As he made clear at the time, Prime Minister Harper’s concern with the Climate Change Accountability Act is not that it “just sets targets” but that it sets targets that he believes are too strong:
[The Climate Change Accountability Act] sets irresponsible targets, doesn't lay out any measure of achieving them other than ... by shutting down sections of the Canadian economy and throwing hundreds of thousands and possibly millions of people out of work. Of course, we will never support such legislation.
It’s probably worth emphasizing that the targets set by the Climate Change Accountability Act are consistent with what the Nobel Prize winning Intergovernmental Panel on Climate Change (IPCC) says is required to give the world a good chance of preventing run-away climate change, with all the resulting economic, social and environmental upheaval. Just last week Environment Canada scientists published an article (that the Vancouver Sun predicted could cause problems for the Conservatives during the election campaign) concluding that “limiting warming to roughly 2°C by the end of this century … requires an immediate ramp down of emissions….”
Interestingly, in 2009 the Pembina Institute and the David Suzuki Foundation released a study showing that deep cuts in greenhouse gas emissions could be made with only a minimal impact on Canada’s economic growth, but then Environment Minister, Jim Prentice, attacked the report as “irresponsible”.
In this way it essentially requires the government to come up with a “carbon budget” – a plan that shows how Canada will take responsibility for reducing its greenhouse gas emissions to levels necessary to slow the rate of climate change.
“No actual measures”
Mr. Harper is right that setting targets is a major focus of the Climate Change Accountability Act. But even then he over-states the case when he claims that the Act contained “no measures to achieve those objectives.”
In actual fact the Climate Change Accountability Act would have given the government broad powers to regulate greenhouse gas emissions, including such powers as:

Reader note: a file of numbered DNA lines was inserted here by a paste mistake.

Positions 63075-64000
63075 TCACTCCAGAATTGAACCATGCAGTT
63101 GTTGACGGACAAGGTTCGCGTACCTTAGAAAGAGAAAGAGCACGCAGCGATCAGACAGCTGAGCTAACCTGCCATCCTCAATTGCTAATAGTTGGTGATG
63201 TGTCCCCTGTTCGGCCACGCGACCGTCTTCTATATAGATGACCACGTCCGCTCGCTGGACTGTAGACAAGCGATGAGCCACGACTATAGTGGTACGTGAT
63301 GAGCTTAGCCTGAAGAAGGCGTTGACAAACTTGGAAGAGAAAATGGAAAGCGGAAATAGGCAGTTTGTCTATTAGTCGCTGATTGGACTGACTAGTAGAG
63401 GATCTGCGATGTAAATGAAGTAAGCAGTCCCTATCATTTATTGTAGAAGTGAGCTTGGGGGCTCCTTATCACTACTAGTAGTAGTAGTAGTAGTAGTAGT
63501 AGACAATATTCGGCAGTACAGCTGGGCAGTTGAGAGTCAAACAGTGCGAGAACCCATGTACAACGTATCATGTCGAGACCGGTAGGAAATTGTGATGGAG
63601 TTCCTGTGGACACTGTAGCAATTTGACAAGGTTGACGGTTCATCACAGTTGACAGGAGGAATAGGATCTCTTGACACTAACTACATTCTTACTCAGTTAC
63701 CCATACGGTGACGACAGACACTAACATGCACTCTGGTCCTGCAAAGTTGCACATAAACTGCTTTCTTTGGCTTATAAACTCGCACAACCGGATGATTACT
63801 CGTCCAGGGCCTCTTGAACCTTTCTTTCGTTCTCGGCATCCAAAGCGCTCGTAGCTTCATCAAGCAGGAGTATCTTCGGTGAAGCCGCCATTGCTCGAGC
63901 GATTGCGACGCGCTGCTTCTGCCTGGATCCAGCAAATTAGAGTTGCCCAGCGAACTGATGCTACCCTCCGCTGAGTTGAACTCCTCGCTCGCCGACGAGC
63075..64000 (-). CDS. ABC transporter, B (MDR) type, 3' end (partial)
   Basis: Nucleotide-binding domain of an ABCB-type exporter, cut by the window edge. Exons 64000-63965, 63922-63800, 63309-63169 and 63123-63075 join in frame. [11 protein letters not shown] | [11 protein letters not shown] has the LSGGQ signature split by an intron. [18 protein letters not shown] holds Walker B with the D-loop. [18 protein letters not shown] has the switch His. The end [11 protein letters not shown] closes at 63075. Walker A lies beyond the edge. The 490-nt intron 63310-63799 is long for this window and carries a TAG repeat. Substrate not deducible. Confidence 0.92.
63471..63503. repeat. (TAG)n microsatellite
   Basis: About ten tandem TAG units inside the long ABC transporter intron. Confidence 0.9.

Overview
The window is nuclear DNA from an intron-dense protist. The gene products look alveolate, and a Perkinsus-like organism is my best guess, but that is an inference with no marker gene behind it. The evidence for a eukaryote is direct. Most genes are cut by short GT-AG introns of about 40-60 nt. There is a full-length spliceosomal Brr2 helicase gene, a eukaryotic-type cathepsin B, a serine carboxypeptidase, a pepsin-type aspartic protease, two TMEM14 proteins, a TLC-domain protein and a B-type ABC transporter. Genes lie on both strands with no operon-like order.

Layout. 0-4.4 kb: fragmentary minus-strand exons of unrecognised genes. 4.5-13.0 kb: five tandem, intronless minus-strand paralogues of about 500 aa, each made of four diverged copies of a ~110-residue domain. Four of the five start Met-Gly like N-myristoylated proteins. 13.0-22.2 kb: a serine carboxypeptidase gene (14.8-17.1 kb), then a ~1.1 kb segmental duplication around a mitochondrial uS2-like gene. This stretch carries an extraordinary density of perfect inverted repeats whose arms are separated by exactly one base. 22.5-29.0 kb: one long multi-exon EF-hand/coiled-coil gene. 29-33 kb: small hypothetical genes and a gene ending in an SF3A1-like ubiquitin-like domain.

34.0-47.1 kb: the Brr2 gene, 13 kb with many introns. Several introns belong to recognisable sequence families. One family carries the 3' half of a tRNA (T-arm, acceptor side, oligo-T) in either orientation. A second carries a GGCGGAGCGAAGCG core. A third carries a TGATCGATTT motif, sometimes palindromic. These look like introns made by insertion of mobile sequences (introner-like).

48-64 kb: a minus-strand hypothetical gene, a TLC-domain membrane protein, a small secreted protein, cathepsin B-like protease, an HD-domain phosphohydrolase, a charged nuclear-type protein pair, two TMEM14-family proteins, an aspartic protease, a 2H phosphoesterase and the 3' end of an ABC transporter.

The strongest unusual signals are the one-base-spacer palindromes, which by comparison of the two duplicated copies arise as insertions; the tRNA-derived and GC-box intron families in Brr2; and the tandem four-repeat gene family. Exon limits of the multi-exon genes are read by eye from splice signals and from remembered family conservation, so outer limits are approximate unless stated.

- requiring emitters to get licences or permits,
- creating a cap and trade system,
- setting standards, and
- requiring provinces to limit their emissions.
Much of our environmental legislation works like this – setting broad objectives out in legislation but giving the government of the day the tools to create regulations that will achieve those objectives.
Prime Minister Harper went on, during the election debates, to imply that his government has been achieving real action on climate change (as opposed to “just setting targets”). However, the federal government’s Environment and Sustainability Commissioner is predicting that the government will not achieve even its own modest targets for Greenhouse Gas reductions, slamming the government for not even collecting the data it needs to determine whether its climate change strategies are working or not:
Without a system to count real emission reductions that result from its measures, the government will not be able to inform Parliament whether the measures are working.
Conclusion and Questions for the other parties
In 2007 Prime Minister Harper described climate change as “perhaps the biggest threat to confront humanity today.” But in 2011 the Consortium that broadcast the Leaders’ debates thought that it was not necessary to raise the issue – or indeed any environmental issue – with the leaders. That’s a shame, because as the exchange between Mr. Layton and Mr. Harper demonstrates, there’s plenty of room for debate.
As the David Suzuki Foundation has pointed out – if the Consortium won’t ask those difficult questions then it’s up to individual Canadians to raise them during this election campaign. Had a chat with any of your local candidates yet?
By Andrew Gage, Staff Lawyer